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    We study rain water infiltration and drainage in a dry model sandy soil with superabsorbent hydrogel particle additives by measuring the mass of retained water for non-ponding rainfall using a self-built 3D laboratory set-up. In the pure model sandy soil, the retained water curve measurements indicate that instead of a stable horizontal wetting front that grows downward uniformly, a narrow fingered flow forms under the top layer of water-saturated soil. This rain water channelization phenomenon not only further reduces the available rain water in the plant root zone, but also affects the efficiency of soil additives, such as superabsorbent hydrogel particles. Our studies show that the shape of the retained water curve for a soil packing with hydrogel particle additives strongly depends on the location and the concentration of the hydrogel particles in the model sandy soil. By carefully choosing the particle size and distribution methods, we may use the swollen hydrogel particles to modify the soil pore structure, to clog or extend the water channels in sandy soils, or to build water reservoirs in the plant root zone

    Subject-specific finite element modelling of the human hand complex : muscle-driven simulations and experimental validation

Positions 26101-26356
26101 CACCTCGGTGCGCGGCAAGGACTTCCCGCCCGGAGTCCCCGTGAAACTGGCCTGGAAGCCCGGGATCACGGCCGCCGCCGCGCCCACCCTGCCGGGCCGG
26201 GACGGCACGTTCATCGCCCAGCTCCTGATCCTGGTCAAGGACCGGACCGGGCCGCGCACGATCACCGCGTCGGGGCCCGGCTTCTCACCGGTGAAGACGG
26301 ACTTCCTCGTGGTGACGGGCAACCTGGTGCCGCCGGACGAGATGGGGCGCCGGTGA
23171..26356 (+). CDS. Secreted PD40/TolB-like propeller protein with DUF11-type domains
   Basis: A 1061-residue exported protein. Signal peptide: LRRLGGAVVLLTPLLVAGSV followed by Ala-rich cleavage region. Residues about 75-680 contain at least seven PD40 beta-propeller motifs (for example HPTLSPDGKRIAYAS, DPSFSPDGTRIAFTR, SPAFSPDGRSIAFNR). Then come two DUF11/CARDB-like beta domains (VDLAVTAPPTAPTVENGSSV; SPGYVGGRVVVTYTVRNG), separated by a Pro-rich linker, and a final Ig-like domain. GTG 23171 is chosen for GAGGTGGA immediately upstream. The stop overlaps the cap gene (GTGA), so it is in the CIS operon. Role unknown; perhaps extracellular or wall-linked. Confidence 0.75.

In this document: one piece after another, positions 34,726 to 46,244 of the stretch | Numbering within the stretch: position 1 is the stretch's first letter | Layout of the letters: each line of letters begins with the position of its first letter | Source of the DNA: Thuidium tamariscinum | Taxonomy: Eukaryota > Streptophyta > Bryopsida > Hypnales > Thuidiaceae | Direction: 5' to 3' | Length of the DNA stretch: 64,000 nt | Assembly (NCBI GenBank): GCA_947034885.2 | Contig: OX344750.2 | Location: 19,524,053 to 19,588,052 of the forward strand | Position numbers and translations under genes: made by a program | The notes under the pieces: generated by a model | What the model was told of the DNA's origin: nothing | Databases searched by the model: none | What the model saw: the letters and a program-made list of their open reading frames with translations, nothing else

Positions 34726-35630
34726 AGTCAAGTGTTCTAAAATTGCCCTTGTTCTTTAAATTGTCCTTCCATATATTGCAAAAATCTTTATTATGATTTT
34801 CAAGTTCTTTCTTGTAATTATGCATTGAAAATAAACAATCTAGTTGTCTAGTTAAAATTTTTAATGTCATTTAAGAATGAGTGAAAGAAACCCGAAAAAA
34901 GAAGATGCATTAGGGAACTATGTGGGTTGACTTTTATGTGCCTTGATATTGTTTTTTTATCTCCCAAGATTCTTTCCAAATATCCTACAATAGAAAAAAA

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    This paper aims to develop and validate a subject-specific framework for modelling the human hand. This was achieved by combining medical image-based finite element modelling, individualized muscle force and kinematic measurements. Firstly, a subject-specific human hand finite element (FE) model was developed. The geometries of the phalanges, carpal bones, wrist bones, ligaments, tendons, subcutaneous tissue and skin were all included. The material properties were derived from in-vivo and in-vitro experiment results available in the literature. The boundary and loading conditions were defined based on the kinematic data and muscle forces of a specific subject captured from the in-vivo grasping tests. The predicted contact pressure and contact area were in good agreement with the in-vivo test results of the same subject, with the relative errors for the contact pressures all being below 20%. Finally, sensitivity analysis was performed to investigate the effects of important modelling parameters on the predictions. The results showed that contact pressure and area were sensitive to the material properties and muscle forces. This FE human hand model can be used to make a detailed and quantitative evaluation into biomechanical and neurophysiological aspects of human hand contact during daily perception and manipulation. The findings can be applied to the design of the bionic hands or neuro-prosthetics in the future